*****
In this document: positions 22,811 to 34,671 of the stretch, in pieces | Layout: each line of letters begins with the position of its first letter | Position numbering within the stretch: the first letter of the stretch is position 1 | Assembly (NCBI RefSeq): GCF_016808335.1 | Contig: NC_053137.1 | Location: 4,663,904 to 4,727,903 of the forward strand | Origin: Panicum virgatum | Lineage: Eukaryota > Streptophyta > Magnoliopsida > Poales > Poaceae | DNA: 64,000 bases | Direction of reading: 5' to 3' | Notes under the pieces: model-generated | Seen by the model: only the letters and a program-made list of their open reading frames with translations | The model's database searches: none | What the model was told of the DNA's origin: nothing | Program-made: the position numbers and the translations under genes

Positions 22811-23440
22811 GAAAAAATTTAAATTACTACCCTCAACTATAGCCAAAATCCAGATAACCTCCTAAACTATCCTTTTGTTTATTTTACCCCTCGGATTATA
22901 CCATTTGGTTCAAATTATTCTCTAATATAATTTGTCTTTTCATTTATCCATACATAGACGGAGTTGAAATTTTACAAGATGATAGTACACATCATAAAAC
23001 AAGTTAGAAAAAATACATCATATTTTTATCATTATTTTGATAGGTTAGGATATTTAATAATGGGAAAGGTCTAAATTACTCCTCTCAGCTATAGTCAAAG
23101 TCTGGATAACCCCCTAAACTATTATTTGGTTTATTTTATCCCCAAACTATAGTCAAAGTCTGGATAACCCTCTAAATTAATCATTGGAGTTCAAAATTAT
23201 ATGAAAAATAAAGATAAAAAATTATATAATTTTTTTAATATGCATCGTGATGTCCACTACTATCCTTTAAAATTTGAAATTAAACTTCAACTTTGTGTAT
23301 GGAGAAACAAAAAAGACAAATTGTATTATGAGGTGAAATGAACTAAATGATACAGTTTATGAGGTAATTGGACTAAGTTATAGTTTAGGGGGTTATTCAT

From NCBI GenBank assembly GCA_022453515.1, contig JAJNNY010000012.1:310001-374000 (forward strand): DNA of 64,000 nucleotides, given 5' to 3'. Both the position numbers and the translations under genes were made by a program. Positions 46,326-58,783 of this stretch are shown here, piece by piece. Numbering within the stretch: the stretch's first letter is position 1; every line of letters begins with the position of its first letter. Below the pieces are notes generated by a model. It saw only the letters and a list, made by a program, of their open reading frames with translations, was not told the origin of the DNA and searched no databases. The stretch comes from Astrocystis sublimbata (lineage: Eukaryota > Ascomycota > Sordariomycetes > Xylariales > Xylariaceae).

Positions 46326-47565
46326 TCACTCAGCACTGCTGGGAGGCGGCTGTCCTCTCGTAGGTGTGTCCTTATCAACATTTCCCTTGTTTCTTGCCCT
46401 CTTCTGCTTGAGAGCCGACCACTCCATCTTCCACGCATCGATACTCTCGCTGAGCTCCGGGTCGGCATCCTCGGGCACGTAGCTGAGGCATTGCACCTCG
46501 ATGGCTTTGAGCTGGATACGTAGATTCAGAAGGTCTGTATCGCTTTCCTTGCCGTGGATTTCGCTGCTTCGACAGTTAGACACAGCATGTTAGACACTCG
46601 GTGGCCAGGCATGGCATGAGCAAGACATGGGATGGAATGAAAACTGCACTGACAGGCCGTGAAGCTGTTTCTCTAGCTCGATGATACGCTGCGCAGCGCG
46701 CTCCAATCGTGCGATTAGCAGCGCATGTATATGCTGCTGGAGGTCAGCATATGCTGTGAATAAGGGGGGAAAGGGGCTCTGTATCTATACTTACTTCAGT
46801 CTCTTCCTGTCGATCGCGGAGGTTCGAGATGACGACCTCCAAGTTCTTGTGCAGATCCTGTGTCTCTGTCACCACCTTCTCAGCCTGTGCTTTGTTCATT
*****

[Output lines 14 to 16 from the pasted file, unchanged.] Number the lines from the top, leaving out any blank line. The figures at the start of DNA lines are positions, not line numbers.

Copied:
46601 GTGGCCAGGCATGGCATGAGCAAGACATGGGATGGAATGAAAACTGCACTGACAGGCCGTGAAGCTGTTTCTCTAGCTCGATGATACGCTGCGCAGCGCG
46701 CTCCAATCGTGCGATTAGCAGCGCATGTATATGCTGCTGGAGGTCAGCATATGCTGTGAATAAGGGGGGAAAGGGGCTCTGTATCTATACTTACTTCAGT
46801 CTCTTCCTGTCGATCGCGGAGGTTCGAGATGACGACCTCCAAGTTCTTGTGCAGATCCTGTGTCTCTGTCACCACCTTCTCAGCCTGTGCTTTGTTCATT